This reality has always created the political vacuum into which individuals and groups can and will decide to act outside of the current system. Those who work to keep the system appearing ‘legitimate” and intact will use all the forces and powers available to them. We sen this in the late 60’s and early 70’s with the rise and organization of the Black Panther Party for Self Defense, which was born in Oakland in direct response to police brutality and the system which allowed it.
 
However to those who have arrived at the point of understanding that the system itself and those who cheerlead for it are themselves illegitimate, they have become irrelevant. They are  in fact viewed as working, collaborating with the enemies of justice and equality in America.
 
This is in fact a very dark and scary place that we who are struggling for justice and equality have entered into in the United States. We have not asked for it and in fact many of us have struggles, some for decades through the system to enact justice. The very fact that police brutality and even murder has increased, not decreased have shown us the failure of the system itself to enact a truly equal justice system here.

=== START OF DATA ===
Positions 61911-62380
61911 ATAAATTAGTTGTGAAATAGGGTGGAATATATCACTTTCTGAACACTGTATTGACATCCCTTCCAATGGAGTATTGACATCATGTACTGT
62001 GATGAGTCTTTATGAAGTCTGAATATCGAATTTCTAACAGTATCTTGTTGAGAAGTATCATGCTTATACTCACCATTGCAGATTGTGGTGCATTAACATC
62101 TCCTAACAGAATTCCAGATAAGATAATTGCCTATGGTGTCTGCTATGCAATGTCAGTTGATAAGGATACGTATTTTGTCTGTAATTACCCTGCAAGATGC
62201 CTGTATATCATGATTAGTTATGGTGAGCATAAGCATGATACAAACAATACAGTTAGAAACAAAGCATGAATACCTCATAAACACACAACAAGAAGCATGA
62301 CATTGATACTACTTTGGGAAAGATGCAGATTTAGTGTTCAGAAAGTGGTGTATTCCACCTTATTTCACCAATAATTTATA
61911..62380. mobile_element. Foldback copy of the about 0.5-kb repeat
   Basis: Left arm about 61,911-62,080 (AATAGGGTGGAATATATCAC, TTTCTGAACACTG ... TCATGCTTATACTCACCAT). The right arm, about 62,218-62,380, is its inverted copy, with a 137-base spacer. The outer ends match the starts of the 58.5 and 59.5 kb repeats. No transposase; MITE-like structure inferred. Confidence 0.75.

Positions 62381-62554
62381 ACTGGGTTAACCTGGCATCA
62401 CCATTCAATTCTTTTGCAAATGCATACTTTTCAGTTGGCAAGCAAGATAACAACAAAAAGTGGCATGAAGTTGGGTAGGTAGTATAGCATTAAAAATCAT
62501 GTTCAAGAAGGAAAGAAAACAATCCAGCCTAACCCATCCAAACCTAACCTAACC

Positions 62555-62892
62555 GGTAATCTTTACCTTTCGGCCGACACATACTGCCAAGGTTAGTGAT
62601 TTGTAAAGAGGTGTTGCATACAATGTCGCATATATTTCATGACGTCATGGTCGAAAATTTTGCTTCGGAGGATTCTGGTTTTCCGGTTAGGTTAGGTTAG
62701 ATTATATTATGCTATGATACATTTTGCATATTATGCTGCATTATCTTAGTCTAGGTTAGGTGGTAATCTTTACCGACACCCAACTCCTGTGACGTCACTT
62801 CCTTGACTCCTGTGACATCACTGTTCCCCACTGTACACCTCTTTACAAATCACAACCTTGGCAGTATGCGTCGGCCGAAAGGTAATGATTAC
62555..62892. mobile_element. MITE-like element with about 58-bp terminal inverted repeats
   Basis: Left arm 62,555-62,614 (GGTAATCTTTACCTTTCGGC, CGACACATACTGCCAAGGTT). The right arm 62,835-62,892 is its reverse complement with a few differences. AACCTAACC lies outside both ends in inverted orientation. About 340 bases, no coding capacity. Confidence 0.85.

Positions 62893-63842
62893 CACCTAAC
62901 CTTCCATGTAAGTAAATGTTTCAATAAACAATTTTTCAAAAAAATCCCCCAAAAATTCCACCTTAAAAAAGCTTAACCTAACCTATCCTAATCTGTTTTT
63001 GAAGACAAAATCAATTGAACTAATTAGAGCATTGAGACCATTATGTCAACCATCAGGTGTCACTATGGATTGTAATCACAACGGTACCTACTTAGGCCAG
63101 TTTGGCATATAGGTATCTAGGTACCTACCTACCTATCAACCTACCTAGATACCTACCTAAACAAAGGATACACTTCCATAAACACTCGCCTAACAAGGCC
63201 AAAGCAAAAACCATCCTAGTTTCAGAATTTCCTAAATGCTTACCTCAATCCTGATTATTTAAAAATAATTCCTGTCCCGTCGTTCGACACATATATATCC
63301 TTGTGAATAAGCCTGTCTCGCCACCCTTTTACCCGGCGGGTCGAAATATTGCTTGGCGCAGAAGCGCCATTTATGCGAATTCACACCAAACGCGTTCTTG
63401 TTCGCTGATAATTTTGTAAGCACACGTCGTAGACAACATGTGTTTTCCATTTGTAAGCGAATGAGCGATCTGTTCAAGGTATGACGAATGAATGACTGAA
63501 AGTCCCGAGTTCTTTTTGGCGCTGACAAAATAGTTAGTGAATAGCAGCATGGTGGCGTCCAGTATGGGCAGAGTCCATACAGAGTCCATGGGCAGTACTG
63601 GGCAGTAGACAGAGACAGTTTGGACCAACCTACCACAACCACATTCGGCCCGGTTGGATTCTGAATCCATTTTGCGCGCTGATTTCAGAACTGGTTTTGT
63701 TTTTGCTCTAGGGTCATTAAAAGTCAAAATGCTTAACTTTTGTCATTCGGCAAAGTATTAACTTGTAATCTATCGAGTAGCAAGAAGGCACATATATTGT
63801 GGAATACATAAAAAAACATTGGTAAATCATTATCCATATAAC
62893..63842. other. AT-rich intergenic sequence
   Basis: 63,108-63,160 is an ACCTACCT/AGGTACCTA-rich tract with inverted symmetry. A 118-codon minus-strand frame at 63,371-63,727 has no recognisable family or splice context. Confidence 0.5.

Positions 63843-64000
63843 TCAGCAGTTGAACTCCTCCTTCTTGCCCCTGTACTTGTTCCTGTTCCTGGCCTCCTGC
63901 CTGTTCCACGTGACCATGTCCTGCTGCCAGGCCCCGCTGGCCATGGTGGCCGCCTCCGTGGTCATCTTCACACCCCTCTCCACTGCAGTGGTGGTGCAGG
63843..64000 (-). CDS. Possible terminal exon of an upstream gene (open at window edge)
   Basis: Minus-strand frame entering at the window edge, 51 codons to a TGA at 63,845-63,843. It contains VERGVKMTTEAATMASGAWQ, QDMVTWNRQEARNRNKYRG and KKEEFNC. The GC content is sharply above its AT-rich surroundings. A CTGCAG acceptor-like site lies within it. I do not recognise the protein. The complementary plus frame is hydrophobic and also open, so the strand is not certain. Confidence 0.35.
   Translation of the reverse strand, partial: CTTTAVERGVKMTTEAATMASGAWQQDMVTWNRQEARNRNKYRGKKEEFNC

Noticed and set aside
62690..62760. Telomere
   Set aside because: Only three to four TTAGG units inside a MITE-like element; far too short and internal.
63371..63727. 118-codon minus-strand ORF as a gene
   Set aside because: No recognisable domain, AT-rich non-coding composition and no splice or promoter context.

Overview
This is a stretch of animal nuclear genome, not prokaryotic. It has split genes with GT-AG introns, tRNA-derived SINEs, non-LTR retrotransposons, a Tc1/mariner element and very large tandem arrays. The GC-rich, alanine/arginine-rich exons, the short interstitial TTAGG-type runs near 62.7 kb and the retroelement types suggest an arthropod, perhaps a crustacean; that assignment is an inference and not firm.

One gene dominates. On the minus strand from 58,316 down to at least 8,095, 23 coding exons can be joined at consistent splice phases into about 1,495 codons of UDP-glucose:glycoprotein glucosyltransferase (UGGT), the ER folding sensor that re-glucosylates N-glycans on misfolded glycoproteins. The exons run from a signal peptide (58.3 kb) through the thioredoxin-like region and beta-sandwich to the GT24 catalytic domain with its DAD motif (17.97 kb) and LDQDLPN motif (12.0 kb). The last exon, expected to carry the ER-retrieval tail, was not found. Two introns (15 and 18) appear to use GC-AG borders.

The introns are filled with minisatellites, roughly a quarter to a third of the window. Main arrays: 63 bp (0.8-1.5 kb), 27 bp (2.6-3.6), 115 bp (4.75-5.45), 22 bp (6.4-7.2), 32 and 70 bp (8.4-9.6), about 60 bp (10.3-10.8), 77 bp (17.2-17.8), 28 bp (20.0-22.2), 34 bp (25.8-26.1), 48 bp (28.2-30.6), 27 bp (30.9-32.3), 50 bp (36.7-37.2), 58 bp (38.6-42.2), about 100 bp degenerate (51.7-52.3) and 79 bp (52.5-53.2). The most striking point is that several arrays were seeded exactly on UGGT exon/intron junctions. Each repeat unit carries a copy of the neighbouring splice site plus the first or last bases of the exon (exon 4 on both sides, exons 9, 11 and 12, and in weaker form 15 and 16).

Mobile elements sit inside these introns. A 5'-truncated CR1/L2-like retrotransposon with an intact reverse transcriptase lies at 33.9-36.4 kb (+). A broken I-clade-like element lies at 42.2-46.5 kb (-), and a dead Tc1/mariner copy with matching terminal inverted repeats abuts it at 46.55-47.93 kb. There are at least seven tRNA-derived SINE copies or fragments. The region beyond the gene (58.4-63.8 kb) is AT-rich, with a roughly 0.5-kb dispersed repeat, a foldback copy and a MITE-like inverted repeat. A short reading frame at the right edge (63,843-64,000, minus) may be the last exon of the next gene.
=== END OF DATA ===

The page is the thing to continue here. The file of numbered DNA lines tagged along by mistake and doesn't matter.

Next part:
History has taught us that groups like the Black Panthers were infiltrated by the state, precisely because they were a threat to them. Some are co-opted, bought out however then many of their leaders, like Fred Hampton in Chicago were themselves summarily executed by the police, on behalf of the system. Then we seen the importation of crack cocaine and heroin, mainly into poor black neighborhoods in the United States. Initiated by groups like the Central Intelligence Agency. All of this was documented in the 80’s by one of the last true journalists in the United States, Gary Webb of the San Jose Mercury News.
 
From this the next generation of fighters for equality should take note of this and learn from these experiences. Do not accept the words or actions of those who try and legitimize a system that has proven to be corrupt beyond redemption. Ensure that any leaders who have even the appearance of being co-opted, selling out or working with the enemy, in other words collaborating are replaced immediately and kept clear of any critical intelligence or information.
 
And remember, to quote from that tired out cliche of a movie made by and for the enemy- Rambo- “They drew first blood.”

Michael Cavlan has been an activist on the issue of police brutality and accountability in Minnesota for over 15 years. He was raised in a poor Catholic housing project in northern Ireland during the “Troubles” as the conflict there has been called. He has been an activist since attending a Civil Rights demonstration for Catholics in northern Ireland in 1969 at the age of ten years old and remains a life long Irish Republican.